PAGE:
Hurricane Matthew caused a delay in the playing of the East Carolina University game from its original date of October 20th to November 18th.  The end result of the November 18th ECU/Navy contest earned Navy the right to play in the American Athletic Conference (AAC) Game today – one week before Army/Navy.

This is significant.  The injection of the AAC Conference Game into the schedule does the following:

  • Eliminates the bye-week,
  • Will mark the 7th of 8 consecutive weeks played without a bye, and
  • Forces the Midshipmen to line-up against another Top 30 team.
    • Final Score:  Temple 34, Navy 10.  Navy looked outplayed and gassed.627396092-e1480796779555There was a lot of this in Annapolis Saturday

In marque rivalry games, all bets are off.  The deciding factors in each are preparation, discipline, and execution.  Now, Navy is being asked to prepare in half the time while coming off a bruising, and costly contest against Temple.  What was essential to preparation, and equal importance, recovery – the bye week.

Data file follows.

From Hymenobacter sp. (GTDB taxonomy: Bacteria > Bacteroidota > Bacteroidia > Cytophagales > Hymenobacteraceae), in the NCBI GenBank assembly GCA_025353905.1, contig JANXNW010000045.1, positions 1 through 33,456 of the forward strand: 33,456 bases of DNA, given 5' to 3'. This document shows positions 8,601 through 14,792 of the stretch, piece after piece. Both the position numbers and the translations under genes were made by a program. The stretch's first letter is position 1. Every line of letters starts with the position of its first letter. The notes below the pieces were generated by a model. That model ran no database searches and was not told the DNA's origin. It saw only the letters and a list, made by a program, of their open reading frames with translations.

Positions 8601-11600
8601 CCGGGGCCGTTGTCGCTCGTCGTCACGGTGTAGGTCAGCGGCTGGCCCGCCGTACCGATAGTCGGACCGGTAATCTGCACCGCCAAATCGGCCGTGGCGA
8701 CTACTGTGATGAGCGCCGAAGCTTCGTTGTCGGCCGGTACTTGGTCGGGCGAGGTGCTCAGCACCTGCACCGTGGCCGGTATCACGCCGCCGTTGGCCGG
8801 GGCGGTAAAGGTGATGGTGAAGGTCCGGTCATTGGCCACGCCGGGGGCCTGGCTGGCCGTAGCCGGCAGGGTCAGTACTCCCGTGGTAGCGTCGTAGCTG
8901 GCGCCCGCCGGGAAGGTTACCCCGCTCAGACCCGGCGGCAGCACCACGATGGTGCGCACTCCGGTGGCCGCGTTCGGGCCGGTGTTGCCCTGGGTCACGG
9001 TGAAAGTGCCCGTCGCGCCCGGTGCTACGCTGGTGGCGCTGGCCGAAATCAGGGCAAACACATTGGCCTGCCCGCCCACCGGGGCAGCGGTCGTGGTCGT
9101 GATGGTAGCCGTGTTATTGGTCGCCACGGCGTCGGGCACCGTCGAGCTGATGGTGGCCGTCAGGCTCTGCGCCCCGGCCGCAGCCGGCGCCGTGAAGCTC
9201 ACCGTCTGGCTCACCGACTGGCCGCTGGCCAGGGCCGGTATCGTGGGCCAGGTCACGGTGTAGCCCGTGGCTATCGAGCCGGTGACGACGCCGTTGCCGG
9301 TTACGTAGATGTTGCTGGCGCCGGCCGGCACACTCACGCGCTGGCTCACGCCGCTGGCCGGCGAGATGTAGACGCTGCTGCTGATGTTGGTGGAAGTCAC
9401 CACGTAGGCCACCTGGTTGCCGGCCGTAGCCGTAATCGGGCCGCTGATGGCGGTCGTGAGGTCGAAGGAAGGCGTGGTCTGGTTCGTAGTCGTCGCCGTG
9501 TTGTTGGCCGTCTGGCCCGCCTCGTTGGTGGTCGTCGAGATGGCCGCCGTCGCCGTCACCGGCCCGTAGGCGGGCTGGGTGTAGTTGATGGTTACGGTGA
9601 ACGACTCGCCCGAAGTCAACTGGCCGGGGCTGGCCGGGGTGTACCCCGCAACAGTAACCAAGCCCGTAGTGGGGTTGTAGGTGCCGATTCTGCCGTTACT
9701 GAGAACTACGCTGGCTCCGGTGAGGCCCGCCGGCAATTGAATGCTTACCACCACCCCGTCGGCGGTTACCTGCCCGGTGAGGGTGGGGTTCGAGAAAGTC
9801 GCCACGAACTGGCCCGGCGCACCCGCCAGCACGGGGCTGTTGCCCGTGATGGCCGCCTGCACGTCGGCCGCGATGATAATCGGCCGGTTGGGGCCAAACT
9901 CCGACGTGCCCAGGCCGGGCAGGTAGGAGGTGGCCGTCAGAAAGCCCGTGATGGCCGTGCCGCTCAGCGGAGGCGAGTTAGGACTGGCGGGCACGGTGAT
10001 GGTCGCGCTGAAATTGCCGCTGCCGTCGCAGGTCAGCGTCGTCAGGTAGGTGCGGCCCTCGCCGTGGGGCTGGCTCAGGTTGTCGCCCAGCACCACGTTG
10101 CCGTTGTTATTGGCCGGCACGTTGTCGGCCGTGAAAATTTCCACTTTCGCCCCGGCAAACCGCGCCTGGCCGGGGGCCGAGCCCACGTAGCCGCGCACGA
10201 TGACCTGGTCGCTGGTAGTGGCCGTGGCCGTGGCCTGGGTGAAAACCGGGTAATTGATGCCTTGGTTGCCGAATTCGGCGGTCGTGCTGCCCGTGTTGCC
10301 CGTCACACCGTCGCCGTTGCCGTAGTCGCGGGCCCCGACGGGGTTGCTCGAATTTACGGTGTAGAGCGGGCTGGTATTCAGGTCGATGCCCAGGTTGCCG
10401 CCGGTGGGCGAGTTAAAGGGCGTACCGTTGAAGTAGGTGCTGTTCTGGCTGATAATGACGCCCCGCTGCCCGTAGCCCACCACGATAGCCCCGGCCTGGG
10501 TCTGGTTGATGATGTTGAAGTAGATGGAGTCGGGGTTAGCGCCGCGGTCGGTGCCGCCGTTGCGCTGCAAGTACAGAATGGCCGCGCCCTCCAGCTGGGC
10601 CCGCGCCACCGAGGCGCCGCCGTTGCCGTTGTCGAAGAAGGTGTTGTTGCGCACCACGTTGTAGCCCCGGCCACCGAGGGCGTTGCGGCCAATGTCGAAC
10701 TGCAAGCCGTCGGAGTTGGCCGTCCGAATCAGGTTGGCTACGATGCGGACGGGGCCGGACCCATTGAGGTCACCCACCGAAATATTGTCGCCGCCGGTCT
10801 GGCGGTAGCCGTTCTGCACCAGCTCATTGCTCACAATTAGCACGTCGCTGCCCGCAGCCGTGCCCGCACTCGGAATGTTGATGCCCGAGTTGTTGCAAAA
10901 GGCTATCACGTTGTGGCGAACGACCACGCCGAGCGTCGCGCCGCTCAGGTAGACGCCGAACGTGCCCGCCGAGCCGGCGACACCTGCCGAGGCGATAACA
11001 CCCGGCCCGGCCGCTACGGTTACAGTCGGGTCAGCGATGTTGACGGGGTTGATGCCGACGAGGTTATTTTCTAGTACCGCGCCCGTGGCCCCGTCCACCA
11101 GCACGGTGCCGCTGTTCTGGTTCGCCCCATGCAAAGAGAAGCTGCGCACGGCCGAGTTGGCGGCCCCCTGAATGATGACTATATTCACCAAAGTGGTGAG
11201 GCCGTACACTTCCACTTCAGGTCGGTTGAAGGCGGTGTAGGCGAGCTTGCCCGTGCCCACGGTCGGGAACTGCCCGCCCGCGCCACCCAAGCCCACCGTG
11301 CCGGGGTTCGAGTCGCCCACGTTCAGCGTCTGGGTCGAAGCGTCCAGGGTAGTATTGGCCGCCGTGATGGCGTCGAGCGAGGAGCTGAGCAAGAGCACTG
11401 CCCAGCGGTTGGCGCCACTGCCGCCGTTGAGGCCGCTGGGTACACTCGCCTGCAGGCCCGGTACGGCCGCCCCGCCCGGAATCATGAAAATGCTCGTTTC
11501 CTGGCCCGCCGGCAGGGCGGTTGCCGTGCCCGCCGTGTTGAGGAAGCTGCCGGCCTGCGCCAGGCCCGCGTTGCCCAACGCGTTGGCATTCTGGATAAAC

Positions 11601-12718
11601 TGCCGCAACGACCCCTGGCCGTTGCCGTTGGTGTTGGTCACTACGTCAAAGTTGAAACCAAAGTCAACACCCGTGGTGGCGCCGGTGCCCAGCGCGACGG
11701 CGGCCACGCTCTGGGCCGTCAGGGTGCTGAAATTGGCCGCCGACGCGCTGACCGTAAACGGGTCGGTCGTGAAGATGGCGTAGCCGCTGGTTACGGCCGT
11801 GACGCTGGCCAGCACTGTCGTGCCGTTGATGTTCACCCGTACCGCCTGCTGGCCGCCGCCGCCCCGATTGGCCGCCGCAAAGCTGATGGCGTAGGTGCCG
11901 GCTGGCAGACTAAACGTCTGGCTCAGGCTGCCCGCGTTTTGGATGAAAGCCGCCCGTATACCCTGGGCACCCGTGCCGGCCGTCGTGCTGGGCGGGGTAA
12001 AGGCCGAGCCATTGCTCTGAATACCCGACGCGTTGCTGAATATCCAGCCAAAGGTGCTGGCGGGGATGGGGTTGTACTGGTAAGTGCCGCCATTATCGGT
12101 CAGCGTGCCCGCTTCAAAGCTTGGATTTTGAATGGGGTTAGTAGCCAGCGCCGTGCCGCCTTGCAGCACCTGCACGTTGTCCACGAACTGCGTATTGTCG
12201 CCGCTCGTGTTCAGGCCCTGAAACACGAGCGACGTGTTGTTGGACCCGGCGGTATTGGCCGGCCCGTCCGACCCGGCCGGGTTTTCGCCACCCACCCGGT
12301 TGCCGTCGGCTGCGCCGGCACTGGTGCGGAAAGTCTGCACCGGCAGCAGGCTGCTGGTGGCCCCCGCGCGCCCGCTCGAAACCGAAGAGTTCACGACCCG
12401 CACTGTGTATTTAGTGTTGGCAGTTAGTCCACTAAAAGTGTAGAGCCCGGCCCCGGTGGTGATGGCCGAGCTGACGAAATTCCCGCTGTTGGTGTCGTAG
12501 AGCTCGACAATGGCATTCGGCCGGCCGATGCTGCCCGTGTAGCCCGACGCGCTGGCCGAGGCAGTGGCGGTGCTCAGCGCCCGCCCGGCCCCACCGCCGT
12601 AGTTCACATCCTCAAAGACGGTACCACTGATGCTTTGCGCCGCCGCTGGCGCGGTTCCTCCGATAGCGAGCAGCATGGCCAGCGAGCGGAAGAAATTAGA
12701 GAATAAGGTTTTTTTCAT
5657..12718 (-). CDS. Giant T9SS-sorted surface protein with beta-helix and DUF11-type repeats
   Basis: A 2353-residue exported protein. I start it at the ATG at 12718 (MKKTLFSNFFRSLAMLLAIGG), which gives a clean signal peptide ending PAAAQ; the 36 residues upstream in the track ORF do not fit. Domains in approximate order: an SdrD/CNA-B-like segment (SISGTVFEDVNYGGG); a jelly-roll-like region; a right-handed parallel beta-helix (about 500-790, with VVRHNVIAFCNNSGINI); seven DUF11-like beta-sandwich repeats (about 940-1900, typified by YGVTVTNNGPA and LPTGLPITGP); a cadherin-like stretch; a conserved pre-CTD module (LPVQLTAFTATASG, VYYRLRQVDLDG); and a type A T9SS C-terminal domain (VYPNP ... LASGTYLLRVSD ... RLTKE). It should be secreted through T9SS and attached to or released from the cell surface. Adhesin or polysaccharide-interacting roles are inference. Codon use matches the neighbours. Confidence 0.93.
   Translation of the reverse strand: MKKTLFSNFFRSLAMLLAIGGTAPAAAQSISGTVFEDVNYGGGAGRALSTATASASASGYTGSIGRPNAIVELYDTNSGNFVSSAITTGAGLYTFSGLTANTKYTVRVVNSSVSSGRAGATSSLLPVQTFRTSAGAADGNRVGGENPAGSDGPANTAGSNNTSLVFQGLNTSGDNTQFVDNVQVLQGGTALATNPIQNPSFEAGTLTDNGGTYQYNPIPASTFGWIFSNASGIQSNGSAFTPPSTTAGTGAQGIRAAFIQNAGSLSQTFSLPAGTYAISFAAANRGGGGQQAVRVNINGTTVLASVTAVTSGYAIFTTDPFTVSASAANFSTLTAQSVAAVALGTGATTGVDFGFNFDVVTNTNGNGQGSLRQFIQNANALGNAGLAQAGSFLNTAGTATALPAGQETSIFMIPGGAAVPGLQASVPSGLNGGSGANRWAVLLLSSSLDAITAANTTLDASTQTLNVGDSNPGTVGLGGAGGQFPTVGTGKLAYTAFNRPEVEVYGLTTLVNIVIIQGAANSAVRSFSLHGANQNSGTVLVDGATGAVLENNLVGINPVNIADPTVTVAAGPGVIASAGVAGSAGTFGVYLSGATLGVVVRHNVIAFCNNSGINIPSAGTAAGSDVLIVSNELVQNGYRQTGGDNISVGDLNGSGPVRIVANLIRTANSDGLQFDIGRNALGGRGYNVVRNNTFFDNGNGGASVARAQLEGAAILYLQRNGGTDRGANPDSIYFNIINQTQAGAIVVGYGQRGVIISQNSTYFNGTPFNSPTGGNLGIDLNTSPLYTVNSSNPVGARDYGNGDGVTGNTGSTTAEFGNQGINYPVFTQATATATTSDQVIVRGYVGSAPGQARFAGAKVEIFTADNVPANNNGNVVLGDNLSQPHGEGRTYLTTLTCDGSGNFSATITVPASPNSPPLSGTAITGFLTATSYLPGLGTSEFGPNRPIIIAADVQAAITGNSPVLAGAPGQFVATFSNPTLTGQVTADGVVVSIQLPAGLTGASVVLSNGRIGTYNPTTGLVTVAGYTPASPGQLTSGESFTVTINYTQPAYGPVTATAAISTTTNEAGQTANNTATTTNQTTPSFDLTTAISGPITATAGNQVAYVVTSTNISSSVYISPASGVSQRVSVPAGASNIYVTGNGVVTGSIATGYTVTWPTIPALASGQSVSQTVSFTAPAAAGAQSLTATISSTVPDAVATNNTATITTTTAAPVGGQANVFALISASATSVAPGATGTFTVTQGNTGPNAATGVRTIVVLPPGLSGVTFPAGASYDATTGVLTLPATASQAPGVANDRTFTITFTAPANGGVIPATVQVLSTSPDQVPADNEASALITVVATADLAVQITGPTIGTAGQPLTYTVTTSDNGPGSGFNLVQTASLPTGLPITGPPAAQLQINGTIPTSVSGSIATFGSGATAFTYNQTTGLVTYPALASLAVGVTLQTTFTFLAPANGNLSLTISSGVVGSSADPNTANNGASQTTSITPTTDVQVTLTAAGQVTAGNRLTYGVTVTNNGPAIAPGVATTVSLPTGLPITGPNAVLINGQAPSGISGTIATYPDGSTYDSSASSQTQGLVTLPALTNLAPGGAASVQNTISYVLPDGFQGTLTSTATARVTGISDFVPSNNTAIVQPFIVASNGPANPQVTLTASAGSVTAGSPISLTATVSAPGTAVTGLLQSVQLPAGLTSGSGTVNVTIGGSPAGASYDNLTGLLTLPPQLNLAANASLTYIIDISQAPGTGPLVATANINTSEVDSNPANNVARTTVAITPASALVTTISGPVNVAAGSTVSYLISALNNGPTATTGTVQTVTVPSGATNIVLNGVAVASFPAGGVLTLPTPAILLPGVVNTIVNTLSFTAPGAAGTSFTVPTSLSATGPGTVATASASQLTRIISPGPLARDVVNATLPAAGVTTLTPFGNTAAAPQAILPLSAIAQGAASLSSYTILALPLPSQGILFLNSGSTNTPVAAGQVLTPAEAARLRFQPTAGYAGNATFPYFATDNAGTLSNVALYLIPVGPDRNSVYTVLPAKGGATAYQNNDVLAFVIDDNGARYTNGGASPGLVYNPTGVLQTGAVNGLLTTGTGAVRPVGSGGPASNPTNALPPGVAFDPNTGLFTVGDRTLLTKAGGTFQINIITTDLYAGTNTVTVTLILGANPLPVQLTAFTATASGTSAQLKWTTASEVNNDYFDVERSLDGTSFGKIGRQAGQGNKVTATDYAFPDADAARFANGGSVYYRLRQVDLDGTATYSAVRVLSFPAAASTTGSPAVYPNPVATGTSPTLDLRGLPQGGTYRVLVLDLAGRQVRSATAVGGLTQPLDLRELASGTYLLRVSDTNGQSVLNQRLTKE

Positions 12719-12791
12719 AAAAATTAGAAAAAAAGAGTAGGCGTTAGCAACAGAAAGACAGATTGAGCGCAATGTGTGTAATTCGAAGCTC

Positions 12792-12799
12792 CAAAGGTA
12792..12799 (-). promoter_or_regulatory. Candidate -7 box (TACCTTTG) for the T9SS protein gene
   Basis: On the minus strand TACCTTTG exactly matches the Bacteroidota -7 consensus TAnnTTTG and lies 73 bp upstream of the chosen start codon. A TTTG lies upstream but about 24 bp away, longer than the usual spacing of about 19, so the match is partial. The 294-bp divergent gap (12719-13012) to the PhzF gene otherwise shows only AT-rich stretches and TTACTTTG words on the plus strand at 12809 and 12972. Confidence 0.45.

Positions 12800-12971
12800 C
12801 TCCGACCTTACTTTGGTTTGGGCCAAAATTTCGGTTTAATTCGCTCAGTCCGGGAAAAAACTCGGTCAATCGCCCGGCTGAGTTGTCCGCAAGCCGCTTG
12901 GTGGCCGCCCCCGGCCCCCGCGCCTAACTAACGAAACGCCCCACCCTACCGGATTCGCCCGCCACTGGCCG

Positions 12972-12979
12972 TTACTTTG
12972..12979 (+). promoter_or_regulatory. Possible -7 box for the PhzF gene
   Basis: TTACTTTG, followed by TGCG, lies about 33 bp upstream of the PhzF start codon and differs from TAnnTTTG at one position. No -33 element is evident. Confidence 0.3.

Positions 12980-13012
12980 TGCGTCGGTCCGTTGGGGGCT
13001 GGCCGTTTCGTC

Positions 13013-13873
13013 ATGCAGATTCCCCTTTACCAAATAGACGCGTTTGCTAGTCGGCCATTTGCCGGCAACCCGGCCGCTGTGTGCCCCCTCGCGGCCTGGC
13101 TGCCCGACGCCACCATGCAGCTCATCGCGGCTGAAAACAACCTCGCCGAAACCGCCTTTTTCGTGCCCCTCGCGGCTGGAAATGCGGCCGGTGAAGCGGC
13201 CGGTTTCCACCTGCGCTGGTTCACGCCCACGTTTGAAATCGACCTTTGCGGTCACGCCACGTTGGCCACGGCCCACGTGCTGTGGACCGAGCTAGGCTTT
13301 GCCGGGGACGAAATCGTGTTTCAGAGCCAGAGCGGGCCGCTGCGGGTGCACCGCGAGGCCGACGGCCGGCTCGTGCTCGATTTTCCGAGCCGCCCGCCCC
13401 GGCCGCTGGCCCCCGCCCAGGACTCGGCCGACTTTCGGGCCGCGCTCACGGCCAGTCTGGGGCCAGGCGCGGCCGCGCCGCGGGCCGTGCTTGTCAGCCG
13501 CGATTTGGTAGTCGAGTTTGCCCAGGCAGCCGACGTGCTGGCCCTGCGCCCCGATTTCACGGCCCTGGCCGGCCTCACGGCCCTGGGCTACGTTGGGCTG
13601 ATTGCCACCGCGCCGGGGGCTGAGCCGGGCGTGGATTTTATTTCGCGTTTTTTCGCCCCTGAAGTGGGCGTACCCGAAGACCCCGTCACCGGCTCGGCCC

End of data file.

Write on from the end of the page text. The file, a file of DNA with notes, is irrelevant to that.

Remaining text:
College football schedules mirror that of human performance – there is a build to a peak, and then a deload before building back up to another marquee game.  Huge, big game matches are common place in Week 1 of the season because programs have had all off-season to prepare for that one game.  Relatively winnable games are contested to work on execution, followed with an important conference or rivalry game (see Air Force).  Playing 8 consecutive weeks of football takes a toll on the human body and its capacity to perform at a high level, week in, and week out.  Injuries accumulated during Temple impacting the outcome.

“But Pat come on, Navy is so much better than Army.”  Agreed; however, that notion is hubris when Army/Navy is played.  The difference between the two programs is substantial, and it has been substantial over the last 5 years, too.  Oh, the results of 4 of those 5 games – decided by one possession.  Three of which were decided by 4 points.